Andrea Friedman. Citizenship in Cold War America: The National Security State and the Possibilities of Dissent. Culture, Politics, and the Cold War Series. Amherst: University of Massachusetts Press, 2014. 288 pp. $24.95 (paper), ISBN 978-1-62534-068-9; $80.00 (cloth), ISBN 978-1-62534-067-2.
Reviewed by Michael Brenes (The City University of New York)
Published on H-Diplo (March, 2015)
Commissioned by Seth Offenbach (Bronx Community College, The City University of New York)
Citizenship and the National Security State
Andrea Friedman has written a compelling and important book on citizenship and national identity during the Cold War. With Citizenship in Cold War America, Friedman has challenged the premises of scholarship on the early Cold War in the United States as a time characterized by unbridled and all-encompassing repression of dissent. Rather than looking at how a culture of anti-communism silenced critics of the Cold War, Friedman looks at the successes achieved by such dissenters during the Second Red Scare. Citizenship in Cold War America argues that the totalizing features of the national security state offered room for negotiation and the reimagining of citizenship after 1945, as critics of US foreign policy opened fissures in the Cold War consensus, exposing its contradictions and forcing the federal state to accommodate the concerns of dissidents. She carefully unveils her argument with a series of well-selected case studies, each highlighting the multiple opportunities gained by activists within the political, legal, and cultural limits of the Cold War state. Written in lucid prose, Friedman’s book is a well-constructed reexamination of this period, and is a must-read for scholars interested in the domestic Cold War.
Friedman specifically focuses on how issues of race and gender led to broader changes in citizenship. Inequities between race and gender, she argues, served to frame contentious discussions over who belonged in the body politic. Her overall aim is to explore how disparities between categories of race and gender led to breaking new discursive ground for understanding citizenship in the United States after 1945. While this general argument is not new to the scholarship on post-1945 political history, the particular application of Friedman’s theoretical framework to the context of the national security state is quite novel. In showing the multiple “ways in which race, gender, and other categories (ethnicity, sexuality, age) work together to distribute citizenship unequally,” Friedman demonstrates how individuals then used their marginalized status against their critics by appealing to a discourse of national security that gained saliency during the Cold War (p. 12). When dissidents framed their injustice as a matter of a national security, they simultaneously showed how national security concerns perpetuated said injustice at a time of increased concern over individual and human rights. As a result, Cold War dissidents in the 1940s and early 1950s broke down the gendered and racialized barriers to citizenship, paving a path toward greater civic equality in later decades.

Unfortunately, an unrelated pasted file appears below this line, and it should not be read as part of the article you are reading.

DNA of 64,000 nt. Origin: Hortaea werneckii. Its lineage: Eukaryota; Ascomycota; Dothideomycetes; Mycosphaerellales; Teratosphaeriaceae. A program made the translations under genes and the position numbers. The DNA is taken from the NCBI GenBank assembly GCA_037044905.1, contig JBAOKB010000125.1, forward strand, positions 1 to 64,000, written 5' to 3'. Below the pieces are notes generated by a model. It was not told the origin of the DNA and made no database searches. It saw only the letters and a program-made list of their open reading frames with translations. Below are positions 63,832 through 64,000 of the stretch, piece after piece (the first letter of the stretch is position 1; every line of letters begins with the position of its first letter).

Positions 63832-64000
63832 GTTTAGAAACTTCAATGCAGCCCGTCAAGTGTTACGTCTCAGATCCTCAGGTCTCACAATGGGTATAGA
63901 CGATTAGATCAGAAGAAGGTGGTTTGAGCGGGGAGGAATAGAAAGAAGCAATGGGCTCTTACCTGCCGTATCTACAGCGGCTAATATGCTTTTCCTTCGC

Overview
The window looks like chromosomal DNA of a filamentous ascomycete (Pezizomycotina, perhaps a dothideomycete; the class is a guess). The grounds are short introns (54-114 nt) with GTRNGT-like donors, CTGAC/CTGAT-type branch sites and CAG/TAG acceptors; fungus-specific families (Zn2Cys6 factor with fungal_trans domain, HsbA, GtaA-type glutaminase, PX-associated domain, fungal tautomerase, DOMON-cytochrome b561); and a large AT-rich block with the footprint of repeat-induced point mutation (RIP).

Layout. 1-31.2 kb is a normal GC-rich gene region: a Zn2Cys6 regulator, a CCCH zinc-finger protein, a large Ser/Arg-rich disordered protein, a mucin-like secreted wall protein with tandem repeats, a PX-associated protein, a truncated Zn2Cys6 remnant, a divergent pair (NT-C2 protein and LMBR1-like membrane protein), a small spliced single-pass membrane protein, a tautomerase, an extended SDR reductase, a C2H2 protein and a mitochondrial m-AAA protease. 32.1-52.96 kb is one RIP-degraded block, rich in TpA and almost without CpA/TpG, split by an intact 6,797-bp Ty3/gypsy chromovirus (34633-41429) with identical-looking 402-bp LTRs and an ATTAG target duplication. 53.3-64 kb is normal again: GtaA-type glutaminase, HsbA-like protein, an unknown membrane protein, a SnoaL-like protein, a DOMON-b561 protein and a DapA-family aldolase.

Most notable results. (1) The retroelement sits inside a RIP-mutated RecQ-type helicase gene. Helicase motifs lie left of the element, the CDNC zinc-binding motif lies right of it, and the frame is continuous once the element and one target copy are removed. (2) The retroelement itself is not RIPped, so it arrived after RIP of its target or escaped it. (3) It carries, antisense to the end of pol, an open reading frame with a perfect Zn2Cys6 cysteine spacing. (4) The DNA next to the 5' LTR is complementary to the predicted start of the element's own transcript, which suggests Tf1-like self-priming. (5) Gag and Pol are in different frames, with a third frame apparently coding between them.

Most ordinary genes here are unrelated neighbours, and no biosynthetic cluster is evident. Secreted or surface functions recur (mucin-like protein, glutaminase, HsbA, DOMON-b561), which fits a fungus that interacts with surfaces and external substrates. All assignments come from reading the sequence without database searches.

In situating her discussion of race and gender roles in pushing against the boundaries of the Cold War state, Friedman offers readers a rendering of citizenship that goes beyond civil obligations and the legal rights of citizens. She argues that citizenship in Cold War America was psychological as much as it was sociopolitical. Her text is bookended by this analysis of psychological citizenship, which does much to shape the arc of her narrative. When the Cold War invaded the civic psyche of Americans, it made anti-communism a ubiquitous and insidious feature of everyday life, one that seemed rational despite its perverse irrationality. To be a communist was to be inscrutably pathological and psychologically deficient. To prove this point, Friedman mines the memoirs of former communists who explained their prior faith in communism as a product of their “loneliness” and isolation; their personal insecurities made them an egregious threat to national security (p. 39). Leading writers and thinkers like Hannah Arendt, Arthur Schlesinger Jr. and K. A. Cuordileone further legitimized the idea that “Communists were marked by their dysfunctional responses to the alienation and loneliness of modern life” (p. 41). Seeing Cold War citizenship as psychological allows Friedman to go beyond the question of what was accomplished by critics of the Cold War in terms of shaping US domestic and foreign policy during McCarthyism. Indeed, this argument grants her the useful ability to show how citizenship was malleable and continuously reconstructed when confronted by cases and incidents that threatened its contemporary definition, even at a time of heightened retribution against opponents of Cold War foreign policy. Focusing on psychological citizenship also makes Friedman’s thesis much more convincing and insightful. She ably shows how dissenters awakened the public to the incongruities of the national security state, forcing Americans to acknowledge that the rights of citizens were stunted by the new era of freedom they professed to support.